[from your blogger, Elizabeth Ellers]
In 1872 Lady Victoria Welby founded the School of Art Needlework in London. Princess Helena, Queen Victoria’s third daughter, became the President and by 1875 the School had the Queen’s Patronage and became the Royal School of Art Needlework. Some of our Loudoun Sampler Guild members have visited the RSN, now located in Hampton Court Palace, or taken classes there. I myself was lucky enough to spend a month studying there a few years ago, halfway completing my Certificate in Needlework.
In honor of its 140th anniversary, the RSN has assembled an exhibition of 140 objects including archive materials, photographs and embroideries from the different decades. A recent trip to London gave me the opportunity to see the exhibition.
There were about 20 of us for a Saturday afternoon tour, and we filled up the classroom that had been set up for us. First, the chief executive of the RSN, Susan Kay-Williams, gave a lecture on the history of the school, including information on its founders, the various places it has been located, and the most famous commissions (Queen Victoria’s funeral pall, Queen Elizabeth II’s coronation robes, Kate Middleton’s wedding dress, a whitework piece for a Paul McCartney CD). After the talk, the group was split into two, and guides showed us through two rooms of memorabilia and needlework. There were many stunning pieces – some were the diploma pieces that students were required to stitch, and others the projects that the school has taken on over the many years.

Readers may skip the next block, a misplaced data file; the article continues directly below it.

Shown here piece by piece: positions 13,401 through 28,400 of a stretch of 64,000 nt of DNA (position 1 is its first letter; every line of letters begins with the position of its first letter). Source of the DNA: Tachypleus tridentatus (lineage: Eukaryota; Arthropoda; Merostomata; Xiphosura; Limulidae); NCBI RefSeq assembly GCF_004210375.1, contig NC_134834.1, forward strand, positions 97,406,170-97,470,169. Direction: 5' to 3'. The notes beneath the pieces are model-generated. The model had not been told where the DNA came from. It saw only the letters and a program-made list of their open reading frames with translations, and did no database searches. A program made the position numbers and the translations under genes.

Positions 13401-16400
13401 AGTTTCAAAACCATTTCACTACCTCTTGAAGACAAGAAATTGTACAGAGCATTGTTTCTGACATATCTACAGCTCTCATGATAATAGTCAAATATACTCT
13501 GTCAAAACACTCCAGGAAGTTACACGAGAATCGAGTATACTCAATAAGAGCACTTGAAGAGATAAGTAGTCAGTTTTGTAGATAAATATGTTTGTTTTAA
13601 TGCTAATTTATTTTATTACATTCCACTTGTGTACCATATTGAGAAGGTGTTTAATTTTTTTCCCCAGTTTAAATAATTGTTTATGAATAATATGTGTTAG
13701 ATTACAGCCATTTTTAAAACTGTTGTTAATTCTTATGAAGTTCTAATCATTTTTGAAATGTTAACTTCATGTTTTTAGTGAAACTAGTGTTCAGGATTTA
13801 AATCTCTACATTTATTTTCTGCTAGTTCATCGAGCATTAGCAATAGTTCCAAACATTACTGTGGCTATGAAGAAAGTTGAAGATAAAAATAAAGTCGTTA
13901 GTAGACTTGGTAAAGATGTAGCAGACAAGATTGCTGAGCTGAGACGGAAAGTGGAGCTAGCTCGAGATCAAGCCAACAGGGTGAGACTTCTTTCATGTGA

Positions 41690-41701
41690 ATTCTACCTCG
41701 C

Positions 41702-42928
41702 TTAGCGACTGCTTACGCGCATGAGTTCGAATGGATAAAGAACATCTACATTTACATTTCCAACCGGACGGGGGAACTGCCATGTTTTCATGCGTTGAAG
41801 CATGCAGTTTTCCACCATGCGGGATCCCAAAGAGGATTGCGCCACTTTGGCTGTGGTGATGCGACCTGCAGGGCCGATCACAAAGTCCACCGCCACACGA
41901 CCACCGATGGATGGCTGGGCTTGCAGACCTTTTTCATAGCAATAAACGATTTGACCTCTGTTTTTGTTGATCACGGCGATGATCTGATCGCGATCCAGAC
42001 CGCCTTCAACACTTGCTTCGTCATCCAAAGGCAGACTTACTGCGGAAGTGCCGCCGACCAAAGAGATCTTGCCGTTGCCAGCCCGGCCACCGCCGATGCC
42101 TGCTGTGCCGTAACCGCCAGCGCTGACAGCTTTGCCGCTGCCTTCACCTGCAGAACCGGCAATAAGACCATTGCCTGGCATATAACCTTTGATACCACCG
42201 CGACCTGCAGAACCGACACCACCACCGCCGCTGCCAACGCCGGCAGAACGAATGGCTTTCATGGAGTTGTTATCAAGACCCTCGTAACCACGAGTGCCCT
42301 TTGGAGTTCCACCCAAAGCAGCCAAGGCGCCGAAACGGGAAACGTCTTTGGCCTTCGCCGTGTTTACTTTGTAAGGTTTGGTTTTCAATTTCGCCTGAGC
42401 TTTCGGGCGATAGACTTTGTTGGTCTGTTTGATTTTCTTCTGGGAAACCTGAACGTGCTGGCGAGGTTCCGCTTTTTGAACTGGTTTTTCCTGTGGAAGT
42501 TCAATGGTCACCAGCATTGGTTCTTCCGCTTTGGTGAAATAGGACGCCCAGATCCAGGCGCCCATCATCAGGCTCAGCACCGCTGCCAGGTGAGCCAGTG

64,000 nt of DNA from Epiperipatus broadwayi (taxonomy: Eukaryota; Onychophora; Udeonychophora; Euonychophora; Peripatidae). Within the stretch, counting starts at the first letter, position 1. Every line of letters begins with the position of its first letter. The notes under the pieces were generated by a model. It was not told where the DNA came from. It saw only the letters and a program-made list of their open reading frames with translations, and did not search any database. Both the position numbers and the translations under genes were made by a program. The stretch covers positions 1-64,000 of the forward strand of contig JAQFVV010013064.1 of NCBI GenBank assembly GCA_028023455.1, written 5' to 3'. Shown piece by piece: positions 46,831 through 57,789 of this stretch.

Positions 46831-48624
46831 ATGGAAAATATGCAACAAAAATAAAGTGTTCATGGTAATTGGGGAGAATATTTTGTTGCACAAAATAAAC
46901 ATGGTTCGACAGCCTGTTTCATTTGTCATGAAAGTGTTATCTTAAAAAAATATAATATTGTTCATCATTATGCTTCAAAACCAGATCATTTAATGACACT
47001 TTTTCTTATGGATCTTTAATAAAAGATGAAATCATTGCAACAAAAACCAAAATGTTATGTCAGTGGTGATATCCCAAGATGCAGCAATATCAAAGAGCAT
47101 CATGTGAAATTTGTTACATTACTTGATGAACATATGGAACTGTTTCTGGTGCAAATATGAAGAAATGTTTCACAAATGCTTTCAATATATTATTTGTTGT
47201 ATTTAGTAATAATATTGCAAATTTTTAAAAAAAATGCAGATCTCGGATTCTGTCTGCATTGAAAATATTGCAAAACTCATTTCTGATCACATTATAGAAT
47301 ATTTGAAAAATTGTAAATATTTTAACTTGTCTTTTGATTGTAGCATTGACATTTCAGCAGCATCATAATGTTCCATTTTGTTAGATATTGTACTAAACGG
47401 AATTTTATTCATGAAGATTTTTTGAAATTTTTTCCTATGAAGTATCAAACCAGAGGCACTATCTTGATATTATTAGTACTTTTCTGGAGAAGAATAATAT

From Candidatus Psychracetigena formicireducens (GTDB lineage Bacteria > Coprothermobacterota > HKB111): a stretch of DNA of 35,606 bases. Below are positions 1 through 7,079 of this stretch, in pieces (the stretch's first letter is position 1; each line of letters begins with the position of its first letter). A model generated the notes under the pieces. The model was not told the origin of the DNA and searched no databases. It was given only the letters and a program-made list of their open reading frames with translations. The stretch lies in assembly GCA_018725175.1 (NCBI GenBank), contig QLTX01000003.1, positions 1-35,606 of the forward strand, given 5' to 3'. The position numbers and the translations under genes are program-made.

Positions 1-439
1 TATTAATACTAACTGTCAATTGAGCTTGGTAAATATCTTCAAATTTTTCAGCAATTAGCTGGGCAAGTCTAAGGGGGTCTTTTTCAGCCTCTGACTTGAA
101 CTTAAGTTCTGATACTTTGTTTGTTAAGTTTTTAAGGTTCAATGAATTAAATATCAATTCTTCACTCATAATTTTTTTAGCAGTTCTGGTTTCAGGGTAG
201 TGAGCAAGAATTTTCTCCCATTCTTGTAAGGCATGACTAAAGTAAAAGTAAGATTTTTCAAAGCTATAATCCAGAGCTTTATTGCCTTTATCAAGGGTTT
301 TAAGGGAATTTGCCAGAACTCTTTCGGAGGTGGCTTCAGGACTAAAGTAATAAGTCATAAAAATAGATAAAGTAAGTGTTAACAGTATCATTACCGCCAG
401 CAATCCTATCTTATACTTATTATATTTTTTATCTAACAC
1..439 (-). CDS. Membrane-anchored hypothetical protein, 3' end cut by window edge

The scale of the pieces can be staggering for those of us who stitch for our own use and entertainment. The color photo below shows work for The Great Hall, Dover Castle. Six large pieces were produced including the King’s Hall backcloth; a canopy and tester; the Guest Hall backcloth and a standard and altar frontal.
And the story of the funeral pall for Queen Victoria is amazing, too. The pall used for the funeral procession in 1901 was made of ivory white satin, and motifs included the rose, shamrock and thistle (for England, Ireland and Scotland), a gold crown, and the Royal Arms embroidered in heraldic colours at each corner. A group of RSN stitchers worked around the clock for 21 hours to complete the pall.
The record-keeping of the RSN has been haphazard over the years. They have archive boxes that have barely been opened, so there are undoubetdly other treasures yet to be exhibited. This exhibition will run until March 2013 with tours held roughly one week in each month. They are very popular and must be pre-booked in advance. If you have a trip planned to the UK, I highly recommend it. Information can be found at http://www.royal-needlework.org.uk/